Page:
At 11 pm on December 19, 2001, the President of the Argentine Republic, Fernando de la Rúa, in a short speech to the nation, proclaimed a state of emergency with the aim of protecting people and things from looting, which was increasingly widespread. However, he reaffirms his intention to carry out his unspecified socio-economic program. A few moments later, marked by an unreal silence, metallic noises burst into the streets of Buenos Aires – and other Argentine cities – destined to become cacerolazo, protest to the sound of casseroles. In the hours immediately following, floods of people spontaneously poured into the Plaza de Mayo, known in the international news as the hemicycle of the peaceful protest of the mothers of the disappeared. of the unfortunate period of the military dictatorship (1976-83), stigmatized by the document drawn up by a public health committee, chaired by the writer Ernesto Sábato, entitled Nunca más (“Never again”).
The popular empire, shouting ¡Que se vayan! (“go away!”), is transformed into an authentic, self-convened, constitutional congress, which, similar to what occurred in 1810 at the first movements of the independence of Latin America from Spain, takes place in front of the ancient town hall, the Cabildo, with the aim of re-appropriating a decision-making power which has so far been delegated to political representatives. The people – it is argued – demand the return of the institutional mandate, in order to be able to respond adequately to the challenges of the economic and administrative emergency.
The authorities, affirming that they must protect the majority of the population peacefully gathered to protest from the assaults of the marginalized and the hungry, attracted by the vital urgency and the residual sense of civil solidarity, induce the police apparatuses to act with particular violence, in this regard. to restore a minimum of social order. The police – poorly paid and at the service of a system that functions as a simulacrum of democracy in an alleged post-industrial order – reacts in an unscrupulous way, even raging against old people and children.
The following day, Plaza de Mayo is filled with young people, who face the police attacks with determination, also to make a support apparatus of a state devoid of consensual legitimacy less and less credible. The clashes result in five deaths and an unknown number of injuries. The speech of December 20, 2001 by the President of the Republic, aimed at easing tensions and buying time in the search for an unlikely solution, arouses even more acute popular rejection. People invade like a rising tide, as well as Plaza de Mayo, Plaza del Congreso and Plaza del Obelisco and radiate through all the streets of the Rioplatense capital.
The infiltration of vandalism in the ranks of demonstrators is matched by a start of police violence, which ends with the death of 30 people and the wounding of a very high number of demonstrators. For Argentina travel information, please check zipcodesexplorer.com.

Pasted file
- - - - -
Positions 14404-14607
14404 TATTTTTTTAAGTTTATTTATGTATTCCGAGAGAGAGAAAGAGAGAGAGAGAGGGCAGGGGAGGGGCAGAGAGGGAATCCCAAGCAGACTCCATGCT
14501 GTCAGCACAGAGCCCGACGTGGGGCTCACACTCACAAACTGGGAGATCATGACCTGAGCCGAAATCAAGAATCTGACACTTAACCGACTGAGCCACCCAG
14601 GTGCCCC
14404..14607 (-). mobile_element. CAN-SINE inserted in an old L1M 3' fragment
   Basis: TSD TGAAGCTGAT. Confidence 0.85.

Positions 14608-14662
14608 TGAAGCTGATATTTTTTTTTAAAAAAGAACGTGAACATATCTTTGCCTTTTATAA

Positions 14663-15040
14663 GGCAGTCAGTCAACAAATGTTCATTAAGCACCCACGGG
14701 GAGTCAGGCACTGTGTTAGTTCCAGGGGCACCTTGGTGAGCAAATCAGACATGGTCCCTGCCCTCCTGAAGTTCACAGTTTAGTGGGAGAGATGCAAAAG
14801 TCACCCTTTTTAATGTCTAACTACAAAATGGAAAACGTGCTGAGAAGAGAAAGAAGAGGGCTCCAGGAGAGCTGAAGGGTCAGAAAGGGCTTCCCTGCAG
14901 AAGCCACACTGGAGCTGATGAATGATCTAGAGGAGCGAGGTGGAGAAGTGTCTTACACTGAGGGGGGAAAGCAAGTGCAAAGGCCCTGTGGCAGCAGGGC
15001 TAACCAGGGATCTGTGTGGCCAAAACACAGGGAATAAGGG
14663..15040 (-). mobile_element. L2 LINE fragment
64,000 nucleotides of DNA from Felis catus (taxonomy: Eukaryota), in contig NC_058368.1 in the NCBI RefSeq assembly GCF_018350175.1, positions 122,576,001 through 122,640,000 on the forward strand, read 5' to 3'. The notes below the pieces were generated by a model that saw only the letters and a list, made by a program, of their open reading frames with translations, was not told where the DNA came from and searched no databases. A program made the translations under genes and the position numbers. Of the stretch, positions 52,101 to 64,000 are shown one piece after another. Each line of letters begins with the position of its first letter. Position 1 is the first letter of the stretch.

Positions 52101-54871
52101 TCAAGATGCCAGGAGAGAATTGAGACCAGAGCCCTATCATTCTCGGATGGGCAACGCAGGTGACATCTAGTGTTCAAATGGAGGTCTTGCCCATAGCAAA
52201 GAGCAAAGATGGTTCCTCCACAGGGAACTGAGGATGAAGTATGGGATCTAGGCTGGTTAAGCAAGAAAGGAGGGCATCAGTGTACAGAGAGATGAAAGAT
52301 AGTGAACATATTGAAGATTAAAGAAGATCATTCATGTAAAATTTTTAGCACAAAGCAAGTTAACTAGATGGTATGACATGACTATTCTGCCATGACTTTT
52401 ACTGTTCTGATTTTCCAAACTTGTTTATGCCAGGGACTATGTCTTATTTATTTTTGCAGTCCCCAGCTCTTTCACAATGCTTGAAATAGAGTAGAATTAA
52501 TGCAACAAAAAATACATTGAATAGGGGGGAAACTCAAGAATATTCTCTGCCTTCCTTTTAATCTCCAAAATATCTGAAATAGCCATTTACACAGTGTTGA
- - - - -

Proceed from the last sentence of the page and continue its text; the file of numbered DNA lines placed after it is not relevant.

In this scenario, it is suspected that some members of the officialist party (of Peronism-menemist) have entered the conurbation of Buenos Aires, induced by circumstances to draw personal profits in terms of political ambitions. Kidnappings, thefts and the re-explosion of conflicts that have weakened in the recent past rekindle conflicts not only between opponents, but also within the government structure, of radical-conservative inspiration. At 9 pm on 20 December, the President de la Rúa is forced to resign and take leave of those councilors who increase his responsibilities in the eyes of observers. His departure from the scene is considered a necessary sentence for the
The population, in its compendium of middle class, working class, unemployed and marginalized, faces a political situation with no spare leaders.
The neoliberal model, applied in Argentina, results in the exclusive benefit of the financial potentate, which operates with ruthlessness in all the squares of the planet. The culture of evocation, typical of immigrant communities between the second half of the 19th and the second half of the 20th century, is interconnected with that of modernity, which involves the transformation of the agrarian economy into the industrial economy and an adequate restructuring of this in the service economy. Argentina finds itself engaged in a service economy without having completed and perfected the industrial economy. It received from the Europe of the era of totalitarianism the suggestions necessary to implement, albeit rhapsodically, an authoritarian conception of political and social events,
The recent popular revolt paradoxically magnifies the unrealistic demands of individuals and groups who claim their leadership without being able, in the media age, to indicate a strategy and an organization capable of carrying it out. The request of the car- driven people to keep a Cabildo abierto, a constituent body permeated by the will of those who consider themselves directly committed to resolving the contradictions of their country, proposes a historical path already attempted in the 1930s with certainly not edifying results. Popular sovereignty, which is not depositary, as well as vis controversy, of a program that reconciles community needs with world economic dynamics, ends in protest. So much so that, within ten days, Argentina is amazed at the election of five presidents (whose stay at the Casa Rosada is, on average, two days), until the parliamentary appointment of the current president Eduardo Duhalde.